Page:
The Pope’s Path from Bouncer to Time’s 'Person of the Year'
Policy + Politics

The Pope’s Path from Bouncer to Time’s 'Person of the Year'

REUTERS/Tony Gentile

The extraordinary life journey of Pope Francis reached another milestone of sorts this month. The man born Jorge Mario Bergoglio in 1936, who recently told parishioners at a church outside of Rome that he used to work as a bouncer at Buenos Aires nightclub, was named Time magazine’s “Person of the Year.” 

As a young man, Bergoglio also ran tests in a chemical lab and swept floors as a janitor before entering the priesthood. Decades later, at age 76, he became the first pope ever to be elected from the Americas and the first non-European on St. Peter’s throne in 1,200 years.

The pope is far from the only public figure who has taken a winding path to prominence with some interesting stops along the way. Many of today’s global leaders and political influencers have resumé entries that run from the remarkably pedestrian to the spectacularly bizarre.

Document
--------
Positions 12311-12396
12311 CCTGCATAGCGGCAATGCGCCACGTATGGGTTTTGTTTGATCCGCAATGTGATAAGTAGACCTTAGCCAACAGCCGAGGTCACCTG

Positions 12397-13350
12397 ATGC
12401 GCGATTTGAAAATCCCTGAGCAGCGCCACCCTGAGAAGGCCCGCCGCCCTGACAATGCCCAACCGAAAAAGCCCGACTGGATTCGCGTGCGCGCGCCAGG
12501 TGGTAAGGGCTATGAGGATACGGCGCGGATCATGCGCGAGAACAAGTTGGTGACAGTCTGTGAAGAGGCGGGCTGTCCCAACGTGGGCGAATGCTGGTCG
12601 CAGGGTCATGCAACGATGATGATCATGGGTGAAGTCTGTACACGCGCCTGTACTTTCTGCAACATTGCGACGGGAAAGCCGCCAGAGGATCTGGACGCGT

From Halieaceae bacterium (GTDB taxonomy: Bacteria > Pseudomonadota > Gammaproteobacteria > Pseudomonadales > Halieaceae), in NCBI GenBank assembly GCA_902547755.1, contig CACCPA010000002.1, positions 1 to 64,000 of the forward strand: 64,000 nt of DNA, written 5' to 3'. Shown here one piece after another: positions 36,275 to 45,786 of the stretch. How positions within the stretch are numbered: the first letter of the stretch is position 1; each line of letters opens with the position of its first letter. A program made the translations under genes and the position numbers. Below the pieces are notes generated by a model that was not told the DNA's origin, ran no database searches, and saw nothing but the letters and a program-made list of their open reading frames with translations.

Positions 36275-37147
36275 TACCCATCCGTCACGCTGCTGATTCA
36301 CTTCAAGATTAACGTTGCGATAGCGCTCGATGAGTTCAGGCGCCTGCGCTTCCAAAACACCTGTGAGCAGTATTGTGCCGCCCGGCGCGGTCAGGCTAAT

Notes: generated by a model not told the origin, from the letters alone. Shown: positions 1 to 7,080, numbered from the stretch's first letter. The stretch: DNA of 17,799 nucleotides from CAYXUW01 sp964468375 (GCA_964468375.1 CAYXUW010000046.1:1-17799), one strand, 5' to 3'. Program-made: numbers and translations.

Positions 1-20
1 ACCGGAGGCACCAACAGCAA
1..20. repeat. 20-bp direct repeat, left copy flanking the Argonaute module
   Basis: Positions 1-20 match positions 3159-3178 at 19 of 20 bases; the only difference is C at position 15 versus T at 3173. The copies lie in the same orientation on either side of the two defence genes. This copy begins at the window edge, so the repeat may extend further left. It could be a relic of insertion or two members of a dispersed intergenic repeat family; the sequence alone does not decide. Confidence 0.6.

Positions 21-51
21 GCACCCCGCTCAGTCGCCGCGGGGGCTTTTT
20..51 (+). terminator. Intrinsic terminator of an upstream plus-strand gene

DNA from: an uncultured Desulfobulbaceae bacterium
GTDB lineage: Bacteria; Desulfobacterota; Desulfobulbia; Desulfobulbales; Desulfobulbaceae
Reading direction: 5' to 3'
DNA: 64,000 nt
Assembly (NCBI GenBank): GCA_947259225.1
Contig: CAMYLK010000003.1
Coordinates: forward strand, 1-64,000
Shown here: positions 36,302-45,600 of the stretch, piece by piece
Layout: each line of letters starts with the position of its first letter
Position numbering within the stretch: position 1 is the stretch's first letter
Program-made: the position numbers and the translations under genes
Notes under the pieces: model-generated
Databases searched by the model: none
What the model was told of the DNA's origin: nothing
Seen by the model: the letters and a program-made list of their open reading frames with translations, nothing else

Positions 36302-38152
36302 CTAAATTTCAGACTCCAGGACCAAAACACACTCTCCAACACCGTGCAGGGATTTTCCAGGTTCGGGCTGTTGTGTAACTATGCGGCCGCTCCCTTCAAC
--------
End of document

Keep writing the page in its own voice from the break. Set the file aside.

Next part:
Which radio hothead worked as a shoeshine boy? Which diplomat sold bras in a department store? Which president scooped ice cream? The answers may surprise you.

Slideshow: 10 Astoundingly Weird First Jobs of Famous People 

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